As John Paulson Goes, So Goes His Island Paradise

Puerto Rico's going kind of bankrupt.
Author:
Updated:
Original:
Awaiting the arrival of the S.S. Paul Singer. By AlbertHerring (Own work) [CC BY-SA 3.0], via Wikimedia Commons

Awaiting the arrival of the S.S. Paul Singer. By AlbertHerring (Own work) [CC BY-SA 3.0], via Wikimedia Commons

A few years ago, high-flying hedge fund manager John Paulson was thinking: Now that I’ve put my losing days behind me forever, perhaps I should do something about all of these taxes I’m paying. Something like move to a tropical paradise where he wouldn’t have to pay any of them. As luck would have it, he found such a place: Puerto Rico, which was doing so well its financial plans amounted to bribing gringo billionaires into spending six months of the year sunning themselves on its insolvent, tax-efficient beaches.

In the end, Paulson decided against San Juan, but things went south for him all the same, in spite of those lucrative PuertoRican investments (which at least solved the tax problems). And the island he spurned? Well…

With its creditors at its heels and its coffers depleted, Puerto Rico sought what is essentially bankruptcy relief in federal court on Wednesday, the first time in history that an American state or territory had taken the extraordinary measure.

The island is about $75 billion in debt and has another $50 million or so in unfunded pension liabilities to boot, and the creditors holding that debt—hedge funds and mutual funds, mostly—weren’t particularly interested in the argument that Puerto Rico couldn’t ever hope to pay them. And so, this week, when a litigation freeze expired, they rushed to the courthouse, to be quickly followed by Puerto Rico’s colonial financial administrators.

The Puerto Rico Financial Oversight and Management Board, installed last year by Congress, on Wednesday invoked a law that puts the standoff with creditors before a federal judge in San Juan in a restructuring process known as Title III that doesn’t involve the U.S. bankruptcy court system….

The Trump administration has largely embraced the oversight-board framework established by the Obama administration. Following a meeting with Gov. Ricardo Rosselló in February, Treasury Secretary Steven Mnuchin said Puerto Rico should continue to work with the oversight board, and a Treasury spokeswoman on Wednesday said the department supported the board’s decision to invoke its Title III authority.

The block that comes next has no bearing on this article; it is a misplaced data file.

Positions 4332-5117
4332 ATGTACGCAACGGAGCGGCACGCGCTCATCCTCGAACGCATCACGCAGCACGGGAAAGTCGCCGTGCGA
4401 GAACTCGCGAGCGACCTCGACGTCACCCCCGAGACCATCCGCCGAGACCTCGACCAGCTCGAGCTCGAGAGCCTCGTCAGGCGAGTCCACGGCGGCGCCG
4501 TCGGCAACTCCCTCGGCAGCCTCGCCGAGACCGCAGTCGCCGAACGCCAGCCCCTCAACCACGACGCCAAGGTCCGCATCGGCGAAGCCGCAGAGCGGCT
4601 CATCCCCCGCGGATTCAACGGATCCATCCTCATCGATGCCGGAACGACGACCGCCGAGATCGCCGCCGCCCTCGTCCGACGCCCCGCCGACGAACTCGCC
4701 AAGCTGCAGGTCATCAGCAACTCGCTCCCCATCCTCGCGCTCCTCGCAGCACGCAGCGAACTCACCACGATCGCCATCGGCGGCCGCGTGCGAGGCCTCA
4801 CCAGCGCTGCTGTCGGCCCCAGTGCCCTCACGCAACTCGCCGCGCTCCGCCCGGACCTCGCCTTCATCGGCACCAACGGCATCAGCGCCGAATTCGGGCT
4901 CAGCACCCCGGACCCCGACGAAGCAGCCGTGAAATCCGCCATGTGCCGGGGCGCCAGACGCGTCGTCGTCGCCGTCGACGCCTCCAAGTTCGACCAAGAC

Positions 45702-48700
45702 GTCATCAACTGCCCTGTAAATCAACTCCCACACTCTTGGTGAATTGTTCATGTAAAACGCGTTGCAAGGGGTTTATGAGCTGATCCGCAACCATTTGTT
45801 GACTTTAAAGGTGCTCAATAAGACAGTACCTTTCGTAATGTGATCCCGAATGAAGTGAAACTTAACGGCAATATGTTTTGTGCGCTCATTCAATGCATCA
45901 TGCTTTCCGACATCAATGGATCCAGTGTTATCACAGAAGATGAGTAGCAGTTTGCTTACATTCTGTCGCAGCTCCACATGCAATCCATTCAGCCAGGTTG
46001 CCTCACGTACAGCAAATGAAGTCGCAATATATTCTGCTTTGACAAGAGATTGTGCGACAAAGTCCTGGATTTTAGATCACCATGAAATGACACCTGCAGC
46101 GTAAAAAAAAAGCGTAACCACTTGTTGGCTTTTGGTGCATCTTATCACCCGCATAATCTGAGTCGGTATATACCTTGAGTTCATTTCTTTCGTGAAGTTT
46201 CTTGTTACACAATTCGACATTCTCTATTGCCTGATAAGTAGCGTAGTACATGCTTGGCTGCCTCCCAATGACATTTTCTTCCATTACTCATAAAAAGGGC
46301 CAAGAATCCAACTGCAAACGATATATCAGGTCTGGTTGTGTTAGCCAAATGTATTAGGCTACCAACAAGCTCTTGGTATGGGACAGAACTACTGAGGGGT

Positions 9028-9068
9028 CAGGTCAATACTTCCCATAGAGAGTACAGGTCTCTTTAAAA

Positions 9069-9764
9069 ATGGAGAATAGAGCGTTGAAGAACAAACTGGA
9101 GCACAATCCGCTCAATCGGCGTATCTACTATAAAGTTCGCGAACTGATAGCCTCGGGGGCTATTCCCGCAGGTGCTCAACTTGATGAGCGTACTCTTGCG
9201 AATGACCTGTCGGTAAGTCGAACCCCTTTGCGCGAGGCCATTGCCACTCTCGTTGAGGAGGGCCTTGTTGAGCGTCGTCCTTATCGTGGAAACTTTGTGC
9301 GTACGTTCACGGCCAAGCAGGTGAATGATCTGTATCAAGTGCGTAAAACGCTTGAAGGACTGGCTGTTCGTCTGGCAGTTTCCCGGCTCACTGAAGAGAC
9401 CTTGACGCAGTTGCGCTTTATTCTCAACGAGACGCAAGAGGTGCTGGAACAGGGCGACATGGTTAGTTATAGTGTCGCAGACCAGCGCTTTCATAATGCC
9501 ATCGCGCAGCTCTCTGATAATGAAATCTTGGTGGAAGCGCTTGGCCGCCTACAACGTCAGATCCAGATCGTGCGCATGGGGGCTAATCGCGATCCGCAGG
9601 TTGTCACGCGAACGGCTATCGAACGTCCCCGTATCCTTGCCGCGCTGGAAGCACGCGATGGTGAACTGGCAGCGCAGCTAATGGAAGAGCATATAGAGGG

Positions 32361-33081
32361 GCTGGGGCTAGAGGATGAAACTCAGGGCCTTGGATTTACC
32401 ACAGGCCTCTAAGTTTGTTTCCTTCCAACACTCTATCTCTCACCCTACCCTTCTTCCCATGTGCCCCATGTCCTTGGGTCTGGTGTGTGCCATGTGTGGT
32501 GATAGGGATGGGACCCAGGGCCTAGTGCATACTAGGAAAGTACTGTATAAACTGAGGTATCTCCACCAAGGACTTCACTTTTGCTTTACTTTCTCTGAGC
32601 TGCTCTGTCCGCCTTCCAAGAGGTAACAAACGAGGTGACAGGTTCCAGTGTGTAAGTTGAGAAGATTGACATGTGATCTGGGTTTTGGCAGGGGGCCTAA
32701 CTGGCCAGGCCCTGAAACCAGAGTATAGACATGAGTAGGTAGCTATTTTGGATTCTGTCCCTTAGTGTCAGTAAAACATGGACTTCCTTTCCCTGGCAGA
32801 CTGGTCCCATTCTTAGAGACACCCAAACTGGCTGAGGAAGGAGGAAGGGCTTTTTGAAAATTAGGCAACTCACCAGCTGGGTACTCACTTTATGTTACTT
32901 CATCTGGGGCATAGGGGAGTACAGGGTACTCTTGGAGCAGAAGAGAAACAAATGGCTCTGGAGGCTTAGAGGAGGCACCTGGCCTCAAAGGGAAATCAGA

But, the hedge funds and bond insurers say, those Congressionally-mandated overseers were supposed to be our Joes, looking out for us and not trying to impose a 75% haircut on us. Back to the courthouse!

“The Commonwealth’s proposal is not a credible starting point for negotiations,” Andrew Rosenberg of Paul, Weiss, Rifkind, Wharton and Garrison, an adviser to the Ad Hoc Group of Puerto Rico General Obligation Bondholders, said in a statement. He said that moving the proceedings to bankruptcy court would put the situation in “free-fall.”

Assured Guaranty Ltd. Thursday sued Puerto Rico’s federal oversight board, which one day earlier placed the ailing U.S. territory in what amounts to the largest ever U.S. municipal bankruptcy….

The insurer says the board overstepped when it ordered the payment of no more than $787 million annually in debt service over the next decade. That sum, less than a quarter of the $3.5 billion creditors are owed on average each year, is at the heart of a board-approved fiscal plan that forms the basis for restructuring negotiations.

Perhaps suing on Monday wasn’t the best option, after all.

Puerto Rico Declares a Form of Bankruptcy [DealBook]
Puerto Rico Skids Into Bankruptcy After Years of Economic Distress [WSJ]
Puerto Rico Faces Hedge Fund Lawsuits as U.S. Reprieve Ends [Bloomberg]
Puerto Rico Bond Insurer Becomes First to Challenge Restructuring Plan [WSJ]

Related